PHOENIX -- The FDA recently approved an injectable dye that can help doctors determine if a protein associated with Alzheimer's disease has built up in a patient's brain.
Dr. Benjamin Seltzer, the director of the Center for Alzheimer's Disease and Cognitive Disorders at Barrow Neurological Institute in Phoenix, sat down with 3TV's Kaley O'Kelly to explain how this new test works and what it could mean for the future.
"For the first time, we're actually able to visualize what we think is the most important feature in this disease," he said.
Being able to see that protein, amyloid, allows doctors to be more precise in their diagnoses.
"If a scan shows that a person with memory impairment has amyloid buildup in their brain, this increases the likelihood that the memory impairment is caused by Alzheimer's disease," according to the Alzheimer's Association's statement on the FDA's approval of the radioactive dye.
"This test will allow us to see who is most at risk for Alzheimer's disease so that we can start treatment early," Seltzer continued.
The most common cause of dementia in adults, Alzheimer's disease is the sixth leading cause of death in the U.S. Right now, it cannot be prevented or cured.
While current treatments can slow the worsening of symptoms and improve quality of life for patients and their families, Alzheimer's is a progressive disease. Nothing can stop the deterioration in the brain that is the hallmark of of Alzheimer's.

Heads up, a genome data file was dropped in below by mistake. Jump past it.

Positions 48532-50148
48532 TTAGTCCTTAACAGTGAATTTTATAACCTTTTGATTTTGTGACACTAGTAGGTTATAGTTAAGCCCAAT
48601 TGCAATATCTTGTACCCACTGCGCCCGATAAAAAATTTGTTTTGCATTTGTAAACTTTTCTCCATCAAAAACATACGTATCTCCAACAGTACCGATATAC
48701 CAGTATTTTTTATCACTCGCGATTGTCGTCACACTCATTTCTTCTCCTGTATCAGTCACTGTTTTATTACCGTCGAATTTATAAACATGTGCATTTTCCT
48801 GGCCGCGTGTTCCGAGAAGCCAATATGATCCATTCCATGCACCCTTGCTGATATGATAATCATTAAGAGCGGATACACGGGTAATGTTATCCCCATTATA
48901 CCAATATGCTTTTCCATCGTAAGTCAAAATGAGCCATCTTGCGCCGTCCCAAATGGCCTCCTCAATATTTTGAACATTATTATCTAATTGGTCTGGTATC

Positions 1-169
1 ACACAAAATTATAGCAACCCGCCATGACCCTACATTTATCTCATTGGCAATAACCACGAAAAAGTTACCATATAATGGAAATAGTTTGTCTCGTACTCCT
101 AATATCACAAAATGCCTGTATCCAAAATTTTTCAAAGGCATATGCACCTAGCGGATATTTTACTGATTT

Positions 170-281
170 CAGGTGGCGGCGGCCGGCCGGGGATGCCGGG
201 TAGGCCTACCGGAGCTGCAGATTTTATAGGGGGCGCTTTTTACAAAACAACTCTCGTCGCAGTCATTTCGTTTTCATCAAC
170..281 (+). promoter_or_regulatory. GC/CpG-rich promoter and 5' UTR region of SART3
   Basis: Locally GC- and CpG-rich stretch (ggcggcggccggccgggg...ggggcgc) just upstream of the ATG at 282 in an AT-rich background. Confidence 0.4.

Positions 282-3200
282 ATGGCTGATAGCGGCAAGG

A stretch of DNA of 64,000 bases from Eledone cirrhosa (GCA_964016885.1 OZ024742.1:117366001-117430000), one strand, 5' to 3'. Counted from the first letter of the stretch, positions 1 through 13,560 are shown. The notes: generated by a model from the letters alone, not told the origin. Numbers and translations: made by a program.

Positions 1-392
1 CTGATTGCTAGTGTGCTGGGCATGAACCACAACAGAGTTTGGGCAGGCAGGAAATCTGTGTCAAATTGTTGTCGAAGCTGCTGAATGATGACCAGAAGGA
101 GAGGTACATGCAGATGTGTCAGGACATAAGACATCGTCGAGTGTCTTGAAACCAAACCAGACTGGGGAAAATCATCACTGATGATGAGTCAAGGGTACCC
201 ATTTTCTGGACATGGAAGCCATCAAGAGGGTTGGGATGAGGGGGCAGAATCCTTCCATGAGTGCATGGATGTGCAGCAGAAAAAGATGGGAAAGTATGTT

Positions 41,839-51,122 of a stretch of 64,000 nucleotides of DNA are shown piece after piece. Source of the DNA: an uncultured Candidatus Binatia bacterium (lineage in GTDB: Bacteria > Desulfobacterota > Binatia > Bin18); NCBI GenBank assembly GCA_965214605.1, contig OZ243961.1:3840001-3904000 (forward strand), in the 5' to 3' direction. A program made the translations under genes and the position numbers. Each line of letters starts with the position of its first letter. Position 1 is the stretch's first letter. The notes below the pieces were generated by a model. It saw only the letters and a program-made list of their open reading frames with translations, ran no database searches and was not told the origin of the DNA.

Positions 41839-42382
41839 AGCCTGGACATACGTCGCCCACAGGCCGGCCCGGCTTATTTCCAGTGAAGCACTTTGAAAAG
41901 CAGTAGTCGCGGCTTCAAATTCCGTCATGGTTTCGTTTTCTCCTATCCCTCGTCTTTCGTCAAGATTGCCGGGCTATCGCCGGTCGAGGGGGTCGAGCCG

If that doesn't change soon, if new treatments are not developed and perfected, doctors say Alzheimer's could be come a national epidemic.
To that end, Seltzer said researchers are looking for ways to "treat the disease before it actually begins."
"What we're working on now are treatments that will get at the root of the disease," Seltzer explained. "We're most interested in being able to do it at the earlier possible time. that's why this test is so important."
According to the Alzheimer's Association, 5.4 million American are living with Alzheimer's disease.
10 warning signs of Alzheimer's (from Alz.org)
1. Memory loss that disrupts daily life
2. Challenges in planning or solving problems
3. Difficulty complete familiar task at home, at work or at leisure
4. Confusion with time of place
5. Trouble understanding visual images and spatial relationships
6. New problems with words in speaking or writing
7. Misplacing things and losing the ability to retrace steps
8. Decreased or poor judgment
9. Withdrawal from social activities
10. Changes in mood and personality